Michigan's Kevin Ryan, Blake Countess and the Causes of ACL Injury

Will CarrollSports Injuries Lead WriterApril 4, 2013

ANN ARBOR, MI - NOVEMBER 17: Jake Ryan #47 of the Michigan Wolverines tries to avoid a block from Mark Weisman #45 of the Iowa Hawkeyes at Michigan Stadium on November 17, 2012 in Ann Arbor, Michigan. Michigan won the game 42-17. (Photo by Gregory Shamus/Getty Images)
Gregory Shamus/Getty Images

ACL injuries are still a feared injury for any athlete, despite the advances in rehabilitation that are helping players come back more quickly and more successfully. Recent injuries to the Michigan Wolverines have raised questions about why this is happening and whether it can be prevented, in addition to how players like Jake Ryan and Blake Countess will be able to contribute in 2013 and beyond.

Ryan tore his ACL on a simple play during the first padded practice of spring. The knee was immediately diagnosed with a significant sprain and he had surgery on March 28th. The delay was necessitated by the need to wait for the swelling to reduce and scheduling concerns.The surgery was successful and his rehab began almost immediately. 

Even the most optimistic rehab schedule would make it difficult for any player to come back in season. An aggressive time line, along the lines of that followed by the NFL's Adrian Peterson or Wes Welker, would still put Ryan's return at some point in October. A more likely time line of eight to 12 months would cost him the entire season. Since Ryan already redshirted once for non-medical reasons, he is unlikely to gain a sixth year of eligibility. With some saying he was likely headed to the NFL after the season. 

As a mobile linebacker, Ryan's need for quick movement, acceleration and explosion works against him in coming back to his pre-injury level. There seems to be a significant difference between the success rate of offensive players versus that of defensive players, with the thinking being that defensive players have to go backwards and have to react rather than knowing where they expect to run.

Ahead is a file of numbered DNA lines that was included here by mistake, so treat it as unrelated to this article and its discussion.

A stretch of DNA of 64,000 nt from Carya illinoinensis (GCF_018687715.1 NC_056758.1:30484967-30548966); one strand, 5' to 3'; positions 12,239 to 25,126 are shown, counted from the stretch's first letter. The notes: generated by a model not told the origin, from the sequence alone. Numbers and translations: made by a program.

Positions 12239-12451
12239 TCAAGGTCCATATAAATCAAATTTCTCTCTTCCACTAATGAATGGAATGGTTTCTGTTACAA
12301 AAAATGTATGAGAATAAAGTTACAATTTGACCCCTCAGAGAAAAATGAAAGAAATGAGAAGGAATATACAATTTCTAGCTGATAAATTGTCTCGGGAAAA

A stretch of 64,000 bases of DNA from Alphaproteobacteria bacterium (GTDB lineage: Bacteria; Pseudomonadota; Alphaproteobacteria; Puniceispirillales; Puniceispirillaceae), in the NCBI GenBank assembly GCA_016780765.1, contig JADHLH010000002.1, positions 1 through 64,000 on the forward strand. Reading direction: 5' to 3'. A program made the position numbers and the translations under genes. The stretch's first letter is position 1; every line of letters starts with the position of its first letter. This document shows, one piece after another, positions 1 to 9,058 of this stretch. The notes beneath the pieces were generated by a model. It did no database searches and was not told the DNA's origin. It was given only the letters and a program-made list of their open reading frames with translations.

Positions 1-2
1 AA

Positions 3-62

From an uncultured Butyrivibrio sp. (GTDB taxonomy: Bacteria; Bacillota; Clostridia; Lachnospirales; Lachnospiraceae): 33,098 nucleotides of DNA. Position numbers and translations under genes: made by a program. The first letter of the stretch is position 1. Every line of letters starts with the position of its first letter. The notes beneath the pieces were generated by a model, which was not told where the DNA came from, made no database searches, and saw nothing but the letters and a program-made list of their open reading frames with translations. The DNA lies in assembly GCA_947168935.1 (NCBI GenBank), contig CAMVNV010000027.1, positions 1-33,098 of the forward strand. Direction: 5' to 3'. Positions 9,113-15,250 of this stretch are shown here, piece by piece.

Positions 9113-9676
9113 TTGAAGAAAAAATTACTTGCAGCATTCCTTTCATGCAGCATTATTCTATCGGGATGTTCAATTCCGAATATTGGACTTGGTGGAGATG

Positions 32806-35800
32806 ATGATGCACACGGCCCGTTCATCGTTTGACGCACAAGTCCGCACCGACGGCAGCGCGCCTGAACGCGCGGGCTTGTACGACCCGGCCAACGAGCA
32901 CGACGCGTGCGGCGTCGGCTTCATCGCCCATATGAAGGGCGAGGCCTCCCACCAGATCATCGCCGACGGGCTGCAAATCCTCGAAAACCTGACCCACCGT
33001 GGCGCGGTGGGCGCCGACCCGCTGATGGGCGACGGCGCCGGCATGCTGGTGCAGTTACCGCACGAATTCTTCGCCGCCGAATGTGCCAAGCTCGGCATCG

Fans tend to perceive big-name injuries such as Ryan's out of proportion. Michigan fans could be extra sensitive, after seeing cornerback Countess go down at beginning of last season. Backup quarterback Russell Bellomy also tore an ACL in spring practice.


Is Prevention Possible?

Whenever a serious injury occurs in sport, there are always questions about cause and prevention of the injury. Michigan had three known ACL injuries last season that resulted in the necessity for surgical repair, which is true for almost all ACL injuries. Putting things in perspective, those three injuries were not an unusually high number for a Division I football program. With two more ACL injuries in spring practice, those questions are arising again.  

There are three factors that seem most important and are controllable by the program. Those factors are traction interface, bracing and practice time. 

A major factor in some injuries is the traction interface, which is a fancy way of saying how the shoe meets the surface. Artificial surfaces such as the FieldTurf that are common in stadiums and on practice fields have had mixed reviews over the years. Some studies have shown that they may reduce the injury risk factor for injuries such as concussions.

However, these surfaces, which are a great improvement over the earlier Astroturf surfaces, do provide more traction than grass, and more is not necessarily always better. That means that when an athlete plants his foot, the foot is going to stop immediately—much like rapidly decelerating a motor vehicle by “jamming” on the brakes. The foot stops, but the leg may continue forward, placing the knee in hyperextension and stretching the anterior cruciate ligament—designed to prevent hyperextension of the knee—beyond its yield point and resulting in sprain of that ligament.